Narcissistic traits in young people and how experiencing shame relates to current attachment challenges
Background: Young people with pathological narcissistic traits may have more maladaptive ways of relating to themselves and others. In this study, we investigated how the experience of shame may be a mechanism by which vulnerable and grandiose pathological narcissism relates to negative and positive internalised models of the self and others, manifested as attachment styles. Methods: Participants (N = 348) were young people who reported on pathological narcissism, the experience of shame and their model of self and others (secure, dismissive, preoccupied and fearful attachment). Mediation of the experience of shame between vulnerable and grandiose narcissism on the one hand and secure, dismissive, preoccupied and fearful attachment on the other hand, was tested using a path model. Results: Shame mediated the relationship between vulnerable narcissism and a more negative model of others and self (i.e. less secure, more fearful and more preoccupied in attachment). Higher grandiose narcissism traits were related to a more positive model of others and self (i.e. more secure attachment) and were unrelated to the experience of shame. Conclusions: Young people with vulnerable narcissism traits tended to report more shame, and struggled to be close to others. It may be that shame experiences highlight a discrepancy between the ideal and actual self that may contribute to a more insecure attachment style. A good working alliance and fostering self-compassion may counter some negative effects of shame in those most vulnerable, but dismissal in those most grandiose presents a clinical conundrum requiring further research.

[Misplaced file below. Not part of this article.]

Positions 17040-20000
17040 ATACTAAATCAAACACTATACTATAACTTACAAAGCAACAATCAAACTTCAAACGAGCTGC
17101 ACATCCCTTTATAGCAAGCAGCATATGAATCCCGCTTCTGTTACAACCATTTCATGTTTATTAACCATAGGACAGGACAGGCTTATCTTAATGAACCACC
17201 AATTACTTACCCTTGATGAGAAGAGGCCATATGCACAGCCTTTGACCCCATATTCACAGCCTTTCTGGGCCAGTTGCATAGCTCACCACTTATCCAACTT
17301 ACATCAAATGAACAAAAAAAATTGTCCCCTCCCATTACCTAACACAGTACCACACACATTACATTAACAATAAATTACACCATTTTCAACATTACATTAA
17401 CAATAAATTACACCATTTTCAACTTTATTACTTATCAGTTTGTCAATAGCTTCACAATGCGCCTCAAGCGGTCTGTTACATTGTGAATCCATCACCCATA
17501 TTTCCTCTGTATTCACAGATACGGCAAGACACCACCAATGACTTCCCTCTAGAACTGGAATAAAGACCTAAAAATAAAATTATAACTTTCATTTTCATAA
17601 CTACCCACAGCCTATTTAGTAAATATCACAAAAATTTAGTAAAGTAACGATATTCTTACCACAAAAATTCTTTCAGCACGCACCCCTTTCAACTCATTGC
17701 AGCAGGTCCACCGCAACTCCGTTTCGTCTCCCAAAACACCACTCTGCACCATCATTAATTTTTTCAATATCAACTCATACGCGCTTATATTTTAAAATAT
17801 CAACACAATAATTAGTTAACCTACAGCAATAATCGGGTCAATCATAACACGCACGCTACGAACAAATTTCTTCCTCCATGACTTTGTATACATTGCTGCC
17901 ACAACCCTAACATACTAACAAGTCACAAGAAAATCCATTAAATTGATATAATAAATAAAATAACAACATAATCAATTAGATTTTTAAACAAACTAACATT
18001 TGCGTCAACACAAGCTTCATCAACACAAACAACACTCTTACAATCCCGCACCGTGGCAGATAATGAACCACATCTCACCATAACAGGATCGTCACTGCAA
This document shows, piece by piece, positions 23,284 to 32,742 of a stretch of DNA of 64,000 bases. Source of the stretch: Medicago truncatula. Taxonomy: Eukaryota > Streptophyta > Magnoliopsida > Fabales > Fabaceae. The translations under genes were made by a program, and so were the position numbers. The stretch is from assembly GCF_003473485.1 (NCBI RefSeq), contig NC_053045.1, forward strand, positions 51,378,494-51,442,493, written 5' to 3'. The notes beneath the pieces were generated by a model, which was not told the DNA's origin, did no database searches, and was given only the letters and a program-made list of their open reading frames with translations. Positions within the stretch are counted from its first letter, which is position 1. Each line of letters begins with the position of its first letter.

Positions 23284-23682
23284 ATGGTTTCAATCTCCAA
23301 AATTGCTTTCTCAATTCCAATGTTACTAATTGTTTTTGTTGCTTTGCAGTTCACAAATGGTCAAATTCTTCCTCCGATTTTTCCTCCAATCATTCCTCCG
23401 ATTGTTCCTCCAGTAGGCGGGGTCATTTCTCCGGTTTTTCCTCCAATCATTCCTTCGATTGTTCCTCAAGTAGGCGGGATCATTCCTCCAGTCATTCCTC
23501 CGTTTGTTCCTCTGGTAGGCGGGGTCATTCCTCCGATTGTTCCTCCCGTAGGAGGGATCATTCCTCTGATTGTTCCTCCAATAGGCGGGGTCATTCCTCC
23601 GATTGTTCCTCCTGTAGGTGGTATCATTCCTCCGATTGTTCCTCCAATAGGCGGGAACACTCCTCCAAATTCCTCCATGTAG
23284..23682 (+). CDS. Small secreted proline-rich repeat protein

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NSW Ministry of Health